The Social Security program will turn 80 years old this year, and as that milestone approaches there is a financing crisis facing the program. When Social Security was originally proposed by Franklin Roosevelt in 1935 one of the main caveats was that it would be a self-funding program separate from the United States’ budget, and for many years this was the case. Workers would pay in to Social Security over the course of their careers, and the money was set aside in a trust that was used to finance the program.
Until fairly recently this worked, and over time the Social Security system built up a trust value of close to three trillion dollars, but rapidly shifting age demographics among the American population as the Baby Boomrer generation reached retirement age has caused this to no longer be a tenable situation. In 1960 the ratio of workers paying in to Social Security to those drawing from it was slightly greater than five to one; currently that ratio is less than three to one; and in twenty years it’s expected to be approximately two to one. Less money in and more money out is not a financially sustainable proposition, and the Social Security program will be insolvent soon.
The Social Security system is made up of two distinct funds: the Old-Age and Survivors Insurance Trust and the Disability Insurance Trust. While administered by the same agency, these two trusts are separate funds, though they both are facing the same issue. The Old-Age and Survivors Insurance Trust, which is the fund that people typically think of in the context of retirement, will run out of money by 2033, while the Disability Insurance Trust will be completely depleted by some time towards the end of 2016. Once the money in these trusts is depleted there will be an automatic cut in the benefits drawn by the people on these programs in the neighborhood of 20%. Even these cuts, however, are unlikely to prevent the complete collapse of the Social Security system: the Baby Boomer generation is only just beginning to retire en masse, and this substantially depleted pool of money will continue to have greater and greater numbers of people drawing on it.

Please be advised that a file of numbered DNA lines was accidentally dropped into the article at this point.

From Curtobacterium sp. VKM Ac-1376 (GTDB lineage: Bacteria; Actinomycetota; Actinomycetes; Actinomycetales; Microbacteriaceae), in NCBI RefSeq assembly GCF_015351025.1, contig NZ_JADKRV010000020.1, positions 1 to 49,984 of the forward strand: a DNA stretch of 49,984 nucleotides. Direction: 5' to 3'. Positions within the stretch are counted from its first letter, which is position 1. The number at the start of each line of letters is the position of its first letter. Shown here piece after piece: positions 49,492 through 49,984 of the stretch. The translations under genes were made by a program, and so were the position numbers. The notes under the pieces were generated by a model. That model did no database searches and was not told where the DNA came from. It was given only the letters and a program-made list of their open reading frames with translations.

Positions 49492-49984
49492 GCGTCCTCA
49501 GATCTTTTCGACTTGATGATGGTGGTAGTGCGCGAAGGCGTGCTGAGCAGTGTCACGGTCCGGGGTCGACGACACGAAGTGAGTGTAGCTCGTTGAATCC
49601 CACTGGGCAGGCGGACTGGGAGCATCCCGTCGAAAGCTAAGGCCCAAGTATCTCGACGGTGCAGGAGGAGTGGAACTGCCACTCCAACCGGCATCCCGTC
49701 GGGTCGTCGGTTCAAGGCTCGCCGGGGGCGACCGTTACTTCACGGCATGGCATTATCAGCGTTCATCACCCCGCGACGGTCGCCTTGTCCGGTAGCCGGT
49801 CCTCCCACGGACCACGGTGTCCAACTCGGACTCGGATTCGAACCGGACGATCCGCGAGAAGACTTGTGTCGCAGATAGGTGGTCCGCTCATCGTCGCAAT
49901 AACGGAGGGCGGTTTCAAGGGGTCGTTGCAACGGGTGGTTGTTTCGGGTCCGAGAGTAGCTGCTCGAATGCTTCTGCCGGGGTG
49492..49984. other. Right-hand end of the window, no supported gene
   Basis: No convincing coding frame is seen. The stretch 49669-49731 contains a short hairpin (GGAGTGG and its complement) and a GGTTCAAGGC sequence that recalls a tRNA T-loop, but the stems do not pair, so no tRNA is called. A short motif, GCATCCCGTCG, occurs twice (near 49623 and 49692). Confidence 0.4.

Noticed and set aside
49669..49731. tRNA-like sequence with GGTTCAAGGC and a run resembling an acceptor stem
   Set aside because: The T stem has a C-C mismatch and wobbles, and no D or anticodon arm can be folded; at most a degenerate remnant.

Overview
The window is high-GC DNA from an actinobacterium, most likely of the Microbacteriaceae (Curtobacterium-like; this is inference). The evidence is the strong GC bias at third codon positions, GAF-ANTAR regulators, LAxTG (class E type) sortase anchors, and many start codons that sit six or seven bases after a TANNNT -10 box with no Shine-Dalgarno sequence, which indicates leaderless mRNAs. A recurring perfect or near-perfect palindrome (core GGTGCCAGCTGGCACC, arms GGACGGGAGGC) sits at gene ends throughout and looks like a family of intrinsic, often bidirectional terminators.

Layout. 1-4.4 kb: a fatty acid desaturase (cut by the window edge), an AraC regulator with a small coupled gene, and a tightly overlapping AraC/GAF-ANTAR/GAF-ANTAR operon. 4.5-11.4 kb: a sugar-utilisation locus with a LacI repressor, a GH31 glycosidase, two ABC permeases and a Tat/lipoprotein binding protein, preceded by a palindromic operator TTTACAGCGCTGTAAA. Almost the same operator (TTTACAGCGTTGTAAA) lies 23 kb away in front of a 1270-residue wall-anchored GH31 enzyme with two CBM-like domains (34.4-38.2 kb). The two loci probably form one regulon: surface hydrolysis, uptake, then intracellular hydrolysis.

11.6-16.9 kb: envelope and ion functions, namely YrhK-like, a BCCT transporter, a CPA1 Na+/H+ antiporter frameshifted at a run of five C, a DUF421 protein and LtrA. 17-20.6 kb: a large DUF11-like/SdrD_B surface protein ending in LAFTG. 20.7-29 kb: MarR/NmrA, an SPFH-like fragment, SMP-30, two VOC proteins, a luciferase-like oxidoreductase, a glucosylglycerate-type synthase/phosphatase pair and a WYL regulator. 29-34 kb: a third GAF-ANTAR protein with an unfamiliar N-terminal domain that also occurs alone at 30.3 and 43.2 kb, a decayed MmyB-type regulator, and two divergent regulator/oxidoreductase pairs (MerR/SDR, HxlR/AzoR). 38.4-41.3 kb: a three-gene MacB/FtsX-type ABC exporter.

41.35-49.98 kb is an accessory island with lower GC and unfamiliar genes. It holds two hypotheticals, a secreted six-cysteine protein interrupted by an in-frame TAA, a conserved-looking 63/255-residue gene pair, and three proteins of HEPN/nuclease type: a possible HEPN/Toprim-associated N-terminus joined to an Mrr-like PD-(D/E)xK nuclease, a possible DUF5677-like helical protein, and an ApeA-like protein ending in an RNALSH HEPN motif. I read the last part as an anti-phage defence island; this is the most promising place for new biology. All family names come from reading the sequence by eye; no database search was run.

The most acceptable solution to the “financial crisis” is to remove the cap on taxation of income over $117,000.00 so that the people who make more money are taxed on their income about that amount. Why should the tax fall disproportionately on low income workers? The lifting of the cap would require the wealthy to pay more and make the FICA tax more progressive.
Ohio Social Security Attorneys
If you or a loved one is having issues with the Social Security system, retaining legal representation can greatly assist you in its resolution. Contact the Law Office of Mike Gertner today to discuss your situation with a representative today and learn about your options.